Just two years ago, barely one-quarter of all fleet managers were actively keeping tabs on the emissions they were responsible for producing. Now, close to half of businesses are measuring those emissions, according to a new survey out from fleet management company PHH Arval. The company is one of those allied with the Environmental Defense Fund to help businesses bring green and sustainability strategy to their fleet operations.
Of the 49 percent of fleet managers who say they measure emissions, approximately two-thirds are tracking actual fuel data, the survey reports. PHH Arval believes this is one of the most accurate ways to measure driver behavior and fuel economy, which are some of the first things companies focus on in an effort to curb emissions.
Almost 70 percent of the survey respondents say they have an environmental goal for their fleets, which was up slightly from the 2009 Green Survey. Most were either focused on fuel efficiency or curbing greenhouse gas emissions. According to PHH Arval:
"Greenhouse gas emissions are the most useful in driving appropriate behavior, as this type of goal allows a company to accurately track its fleet's impact on the environment. We do not recommend technology goals, as they do not provide an insight into environmental impact. A flex fuel vehicle may be better or worse for the environment than a traditional gasoline vehicle depending on what fuel is used, its overall fuel efficiency, etc."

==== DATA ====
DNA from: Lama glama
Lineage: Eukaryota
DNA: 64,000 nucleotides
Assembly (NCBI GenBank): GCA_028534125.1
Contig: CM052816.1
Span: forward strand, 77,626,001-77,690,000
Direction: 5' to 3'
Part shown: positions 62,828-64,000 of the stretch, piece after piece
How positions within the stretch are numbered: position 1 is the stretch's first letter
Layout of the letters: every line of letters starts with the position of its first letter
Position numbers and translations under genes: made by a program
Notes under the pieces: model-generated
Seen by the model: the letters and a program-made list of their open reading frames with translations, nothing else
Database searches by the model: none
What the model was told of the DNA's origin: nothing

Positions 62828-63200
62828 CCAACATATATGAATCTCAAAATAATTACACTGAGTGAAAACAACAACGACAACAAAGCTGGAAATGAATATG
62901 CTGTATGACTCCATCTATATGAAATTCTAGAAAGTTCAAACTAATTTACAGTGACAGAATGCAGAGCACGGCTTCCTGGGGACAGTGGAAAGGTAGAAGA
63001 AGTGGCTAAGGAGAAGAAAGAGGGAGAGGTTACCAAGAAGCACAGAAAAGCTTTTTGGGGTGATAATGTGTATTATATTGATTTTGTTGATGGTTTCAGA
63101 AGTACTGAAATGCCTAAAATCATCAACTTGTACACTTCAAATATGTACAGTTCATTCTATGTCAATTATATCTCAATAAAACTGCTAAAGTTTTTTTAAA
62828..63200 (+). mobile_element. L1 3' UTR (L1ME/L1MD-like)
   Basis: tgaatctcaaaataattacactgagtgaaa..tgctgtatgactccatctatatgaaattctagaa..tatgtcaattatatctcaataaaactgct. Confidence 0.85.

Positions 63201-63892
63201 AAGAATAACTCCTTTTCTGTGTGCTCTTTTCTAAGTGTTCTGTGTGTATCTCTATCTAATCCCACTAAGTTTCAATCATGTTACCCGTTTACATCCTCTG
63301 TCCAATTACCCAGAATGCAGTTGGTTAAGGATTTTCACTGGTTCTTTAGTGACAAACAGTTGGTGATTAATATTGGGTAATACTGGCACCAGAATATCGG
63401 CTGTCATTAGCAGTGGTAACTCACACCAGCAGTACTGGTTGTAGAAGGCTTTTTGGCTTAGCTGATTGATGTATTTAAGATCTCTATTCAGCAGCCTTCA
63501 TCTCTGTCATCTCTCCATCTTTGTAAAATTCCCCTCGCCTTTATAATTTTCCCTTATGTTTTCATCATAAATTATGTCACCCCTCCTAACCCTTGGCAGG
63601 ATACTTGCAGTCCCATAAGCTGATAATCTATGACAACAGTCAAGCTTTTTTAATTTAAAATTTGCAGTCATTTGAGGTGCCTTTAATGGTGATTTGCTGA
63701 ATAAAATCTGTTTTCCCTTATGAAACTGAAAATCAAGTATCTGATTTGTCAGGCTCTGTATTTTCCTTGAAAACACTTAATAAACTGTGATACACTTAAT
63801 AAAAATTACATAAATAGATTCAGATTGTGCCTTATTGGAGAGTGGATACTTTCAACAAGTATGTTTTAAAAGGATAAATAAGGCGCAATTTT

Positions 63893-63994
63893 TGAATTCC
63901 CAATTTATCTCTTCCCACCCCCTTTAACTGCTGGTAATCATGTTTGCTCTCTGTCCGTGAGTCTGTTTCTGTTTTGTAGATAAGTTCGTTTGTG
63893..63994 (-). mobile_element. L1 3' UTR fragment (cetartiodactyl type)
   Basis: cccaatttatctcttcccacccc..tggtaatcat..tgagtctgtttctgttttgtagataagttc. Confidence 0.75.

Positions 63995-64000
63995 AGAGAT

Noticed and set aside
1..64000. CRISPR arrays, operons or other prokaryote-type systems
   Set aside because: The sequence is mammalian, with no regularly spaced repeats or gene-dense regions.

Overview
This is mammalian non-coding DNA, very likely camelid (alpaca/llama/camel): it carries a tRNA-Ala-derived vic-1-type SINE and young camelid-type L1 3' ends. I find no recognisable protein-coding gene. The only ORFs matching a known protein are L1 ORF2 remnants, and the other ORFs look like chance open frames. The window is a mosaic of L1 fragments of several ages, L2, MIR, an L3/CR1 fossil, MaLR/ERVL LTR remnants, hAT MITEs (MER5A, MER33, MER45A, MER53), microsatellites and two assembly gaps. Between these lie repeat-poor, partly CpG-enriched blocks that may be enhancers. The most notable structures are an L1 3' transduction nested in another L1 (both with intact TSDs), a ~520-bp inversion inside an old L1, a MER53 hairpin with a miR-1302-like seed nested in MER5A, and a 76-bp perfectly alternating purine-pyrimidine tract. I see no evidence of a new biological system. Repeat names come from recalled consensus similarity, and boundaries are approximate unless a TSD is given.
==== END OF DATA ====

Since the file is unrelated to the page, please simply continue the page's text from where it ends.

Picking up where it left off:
What's holding back fleet managers from taking action? Most of them say it is cost, although many of the respondents also point out that they have found savings as a result of fleet management activities. In any case, here are the top five things holding businesses back:
- Can't get vehicles
- Vehicles don't exist
- Lack of environmental data
- Lack of financial data
There was a new survey question about alternative fuels adoption and interest. The responses showed that fleet managers are exercising caution in this area. The most popular alternative, by far is gasoline hybrid, with close to 42 percent of the survey respondents considering this technology. Another 20 percent are thinking about biodiesel.
This post was originally published on Smartplanet.com